I am also thankful for the prayers of the membership of the Church. The power of their prayers have blessed my father throughout his 90 years. Thank you, and as my father would probably conclude, “God bless us, every one” (from A Christmas Carol, by Charles Dickens).

Clark Monson, son:

Some 45 years ago I developed an interest in birds of prey. I read everything I could about them. At that time, Dad coincidentally met a BYU faculty member, Dr. Clayton White, whose career was devoted to researching raptors—particularly peregrine falcons. Dad informed Dr. White of my interest, and Dr. White said he would like to meet me.

On one of the very few Saturdays a year that Dad wasn’t away from home on Church business, he took the time to drive me to Provo from Salt Lake City to meet Dr. White. After an hour-long conversation, Dr. White showed us a live pair of peregrine falcons in an aviary atop the BYU science building.

This experience initiated a friendship with Dr. White that continues to this day. Today I am a BYU faculty member in the Department of Geography where I pursue my interest in raptors, including peregrine falcons.

I should add that Dad loved raising pigeons—a favored food of hawks and falcons! Despite my love for the mortal enemies of his pigeons, Dad always supported my interest in raptors, and he regularly spent what little personal time he had to help me enjoy my interests.

Patty Monson, daughter-in-law:

My father-in-law, President Monson, and I both share a love of musicals. I remember when the Broadway touring company of Cats first came to Salt Lake City, he took all of us—his kids and spouses—to the show at the Capitol Theater. It was a magical experience for me.

President Monson has always been generous and thoughtful. He reminds me of what Eliza Doolittle says of Colonel Pickering in the musical My Fair Lady: “I know that I shall always be a lady to Colonel Pickering because he always treats me like a lady, and always will.” President Monson has always treated me (and others) with respect and kindness.

From Mark S. Dibb, grandson:

Many are surprised to hear that despite his busy schedule, my grandpa was immensely involved with our childhood. He is the quintessential grandpa. I grew up helping him edge his lawn while he drove his riding lawnmower, he took me and my siblings on all the rides at Disneyland, and we’ve watched many basketball and football games together. But at the same time, I know he is a prophet of God. At any moment, when needed, Tom Monson becomes President Monson. Because of our close relationship, I have had the great blessing to palpably see this metaphorical transformation taking place.

A few years ago, I had the opportunity to go on a fishing trip with my grandpa. Our days were spent fishing, and the evenings were spent listening to my grandpa’s stories and losing to him in checkers (he is surprising good at checkers). He was, by definition, in grandpa mode. On one of our last nights of our trip, our fishing guide and host requested a blessing for his wife, who was in the midst of cancer treatments. My grandpa was, of course, happy to oblige. Being a Melchizedek Priesthood holder, I was invited to participate in the blessing. As we placed our hands on this sweet sister’s head and my grandpa began to pronounce the blessing, Tom Monson became President Monson. The words he spoke were not his own. The Spirit enveloped the room in a way I had never felt before. I quite literally opened my eyes during the blessing to look over and make sure it was still my grandpa standing by my side. It was a wonderful testimony to me of the validity of my grandpa’s calling as the prophet of God.

Sally Monson, granddaughter:

When I was in elementary school, I was given the assignment to read a biography and then make some kind of doll or puppet of the person the biography was about. For my book report, I chose to read my grandpa’s autobiography (my grandpa wrote an autobiography for the family called On the Lord’s Errand). I stitched clothes for a wooden artist’s mannequin to create a miniature of my grandpa.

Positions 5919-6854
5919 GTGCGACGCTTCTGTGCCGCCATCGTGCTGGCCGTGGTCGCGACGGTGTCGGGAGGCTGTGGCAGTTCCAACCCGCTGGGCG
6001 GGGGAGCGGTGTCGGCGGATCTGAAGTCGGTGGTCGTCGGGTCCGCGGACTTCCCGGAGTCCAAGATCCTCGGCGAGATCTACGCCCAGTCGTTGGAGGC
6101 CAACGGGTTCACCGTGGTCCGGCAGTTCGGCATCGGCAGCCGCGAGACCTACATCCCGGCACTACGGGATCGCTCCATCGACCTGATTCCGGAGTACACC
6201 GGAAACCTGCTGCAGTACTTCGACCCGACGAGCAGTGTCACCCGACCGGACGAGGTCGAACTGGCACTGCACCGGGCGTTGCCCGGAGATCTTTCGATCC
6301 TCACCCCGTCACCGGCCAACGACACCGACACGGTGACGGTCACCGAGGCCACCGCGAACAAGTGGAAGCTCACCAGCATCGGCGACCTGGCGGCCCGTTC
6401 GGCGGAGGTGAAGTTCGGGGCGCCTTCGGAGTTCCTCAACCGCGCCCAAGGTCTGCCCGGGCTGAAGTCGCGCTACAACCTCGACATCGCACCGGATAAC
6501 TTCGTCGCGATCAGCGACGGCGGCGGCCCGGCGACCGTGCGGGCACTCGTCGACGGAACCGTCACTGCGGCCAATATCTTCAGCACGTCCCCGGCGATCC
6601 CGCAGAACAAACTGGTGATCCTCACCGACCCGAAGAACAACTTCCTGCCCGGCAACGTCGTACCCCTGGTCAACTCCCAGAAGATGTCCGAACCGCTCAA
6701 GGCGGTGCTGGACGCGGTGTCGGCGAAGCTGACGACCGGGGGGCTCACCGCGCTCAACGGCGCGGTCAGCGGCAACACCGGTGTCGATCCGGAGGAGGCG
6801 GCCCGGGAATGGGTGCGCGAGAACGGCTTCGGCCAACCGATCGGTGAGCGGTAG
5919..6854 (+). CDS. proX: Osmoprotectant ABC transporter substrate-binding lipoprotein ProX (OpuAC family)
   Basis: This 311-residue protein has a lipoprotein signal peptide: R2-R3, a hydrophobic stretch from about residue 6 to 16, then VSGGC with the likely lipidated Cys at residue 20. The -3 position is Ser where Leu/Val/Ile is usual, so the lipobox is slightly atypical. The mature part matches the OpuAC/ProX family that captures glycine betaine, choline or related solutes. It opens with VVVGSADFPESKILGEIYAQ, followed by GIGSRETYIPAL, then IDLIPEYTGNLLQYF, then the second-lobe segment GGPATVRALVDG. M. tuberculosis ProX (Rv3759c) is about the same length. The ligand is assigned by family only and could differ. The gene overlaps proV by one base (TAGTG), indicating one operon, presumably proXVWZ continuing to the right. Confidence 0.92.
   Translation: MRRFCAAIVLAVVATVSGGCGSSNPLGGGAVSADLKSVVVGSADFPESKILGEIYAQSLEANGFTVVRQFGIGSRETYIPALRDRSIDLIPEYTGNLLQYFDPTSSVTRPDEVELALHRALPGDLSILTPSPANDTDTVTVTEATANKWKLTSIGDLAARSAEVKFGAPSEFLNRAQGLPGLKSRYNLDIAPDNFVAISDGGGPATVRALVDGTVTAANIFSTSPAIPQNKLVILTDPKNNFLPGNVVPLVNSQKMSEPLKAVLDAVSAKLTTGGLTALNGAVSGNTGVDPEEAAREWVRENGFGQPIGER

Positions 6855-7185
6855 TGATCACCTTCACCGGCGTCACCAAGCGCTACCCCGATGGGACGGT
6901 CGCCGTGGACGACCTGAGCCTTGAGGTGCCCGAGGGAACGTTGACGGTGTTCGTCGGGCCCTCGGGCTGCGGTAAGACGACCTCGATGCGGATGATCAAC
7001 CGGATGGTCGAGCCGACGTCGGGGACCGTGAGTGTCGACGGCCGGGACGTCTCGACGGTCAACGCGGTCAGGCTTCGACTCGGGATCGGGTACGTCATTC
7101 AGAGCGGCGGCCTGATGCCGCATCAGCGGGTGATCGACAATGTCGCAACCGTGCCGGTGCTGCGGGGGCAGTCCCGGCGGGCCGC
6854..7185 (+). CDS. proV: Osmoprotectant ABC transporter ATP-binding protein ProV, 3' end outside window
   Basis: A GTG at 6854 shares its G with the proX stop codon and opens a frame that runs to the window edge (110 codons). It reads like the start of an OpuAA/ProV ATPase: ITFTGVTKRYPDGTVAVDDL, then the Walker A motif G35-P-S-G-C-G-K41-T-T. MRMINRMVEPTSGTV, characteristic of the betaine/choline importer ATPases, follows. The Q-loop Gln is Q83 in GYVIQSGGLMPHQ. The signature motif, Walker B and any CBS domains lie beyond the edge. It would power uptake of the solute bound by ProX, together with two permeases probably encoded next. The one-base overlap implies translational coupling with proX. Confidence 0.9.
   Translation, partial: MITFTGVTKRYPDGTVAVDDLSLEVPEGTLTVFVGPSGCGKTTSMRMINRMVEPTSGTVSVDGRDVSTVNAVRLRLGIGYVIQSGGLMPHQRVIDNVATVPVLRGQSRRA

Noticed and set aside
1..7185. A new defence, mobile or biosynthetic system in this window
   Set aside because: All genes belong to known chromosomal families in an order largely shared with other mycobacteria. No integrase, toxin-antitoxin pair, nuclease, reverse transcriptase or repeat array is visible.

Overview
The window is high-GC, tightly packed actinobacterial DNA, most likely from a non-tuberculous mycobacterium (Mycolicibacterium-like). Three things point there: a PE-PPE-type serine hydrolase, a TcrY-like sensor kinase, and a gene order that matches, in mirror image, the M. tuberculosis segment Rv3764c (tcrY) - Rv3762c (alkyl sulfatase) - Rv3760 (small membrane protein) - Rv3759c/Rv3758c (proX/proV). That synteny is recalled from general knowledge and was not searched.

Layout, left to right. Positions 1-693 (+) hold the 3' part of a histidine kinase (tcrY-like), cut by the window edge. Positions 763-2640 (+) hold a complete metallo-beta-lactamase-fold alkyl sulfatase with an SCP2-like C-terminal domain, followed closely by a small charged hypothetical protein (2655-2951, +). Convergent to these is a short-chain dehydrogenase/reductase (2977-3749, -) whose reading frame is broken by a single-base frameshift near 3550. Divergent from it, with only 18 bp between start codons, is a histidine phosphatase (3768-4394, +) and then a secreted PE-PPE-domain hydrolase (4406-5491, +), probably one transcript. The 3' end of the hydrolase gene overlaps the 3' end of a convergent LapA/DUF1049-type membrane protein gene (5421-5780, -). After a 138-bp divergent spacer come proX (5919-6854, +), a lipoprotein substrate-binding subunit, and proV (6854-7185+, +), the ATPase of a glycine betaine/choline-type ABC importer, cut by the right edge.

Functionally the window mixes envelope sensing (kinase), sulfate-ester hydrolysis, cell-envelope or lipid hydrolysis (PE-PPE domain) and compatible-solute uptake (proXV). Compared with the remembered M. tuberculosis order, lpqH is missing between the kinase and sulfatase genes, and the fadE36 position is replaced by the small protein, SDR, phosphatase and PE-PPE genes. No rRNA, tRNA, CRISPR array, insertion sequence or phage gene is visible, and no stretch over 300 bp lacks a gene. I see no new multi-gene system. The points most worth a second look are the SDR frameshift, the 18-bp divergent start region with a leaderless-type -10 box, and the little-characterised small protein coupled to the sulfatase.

After I presented my book report in school, I took the mannequin up to show my grandpa. He loved it so much that I gave it to him. He called it “his little man” and put it in his office. After a while, he took it back home and now it sits in a prominent place above his television. To this day, it is still there. Every once in a while, my grandpa will turn to me when we are sitting in his family room and say, “Do you see my little man up there?” and then chuckle in delight. Even though it is just a silly doll I made for an elementary school project, it means the world to me that he’s kept it all these years and that it still provides him with genuine enjoyment.

Paul Monson, grandson:

I’m grateful that my grandpa managed to make time to attend some of my soccer and tennis matches over the years. When I was very young he even came to one of my swimming lessons. He would also take time to come down to Provo when my sister and I were performing in ward Primary programs. Also, when his health was poor, he still attended my mission farewell. I know that wasn’t easy for him to do, but I will never forget that he was there for me.

Alan Dibb, grandson:

I’ve been able to see President Monson “in action” many times. As grandkids, we have been able to spend quite a bit of time with him. He loved taking us places to have fun or just spend time together. In reflecting on all those wonderful memories, the thing that sticks out the most is his caring for each individual, each child of God. I’ve witnessed him cheerfully greet everyone he meets, from the attendees of a small fireside in Alaska to the people that approach him at the rodeo or while we’re out to breakfast. He cares about everyone. I can say that because I have felt that same care my entire life. The most recent example was a couple weeks ago when I was in Salt Lake City for a visit. I stopped by his home to say hi. I was intending it to be a short visit, but ended up staying and having dinner with him. I had a wonderful time and he asked about my kids, my job, and the heat in Phoenix where I live. He cared about how I was doing.

I am grateful for President Monson’s example of Christlike love. I wish such attributes were hereditary. There have been many times I have watched my grandpa and wondered, “How does that love come so naturally? How can I do that?” It is usually about that same time that I recognize what he is doing is not because of a personality trait, but because of his prophetic calling. The man I know as Grandpa is who he is because of what the Lord has made of him. I know that he has been called of God and that I can have that same divine help in my callings and in my family.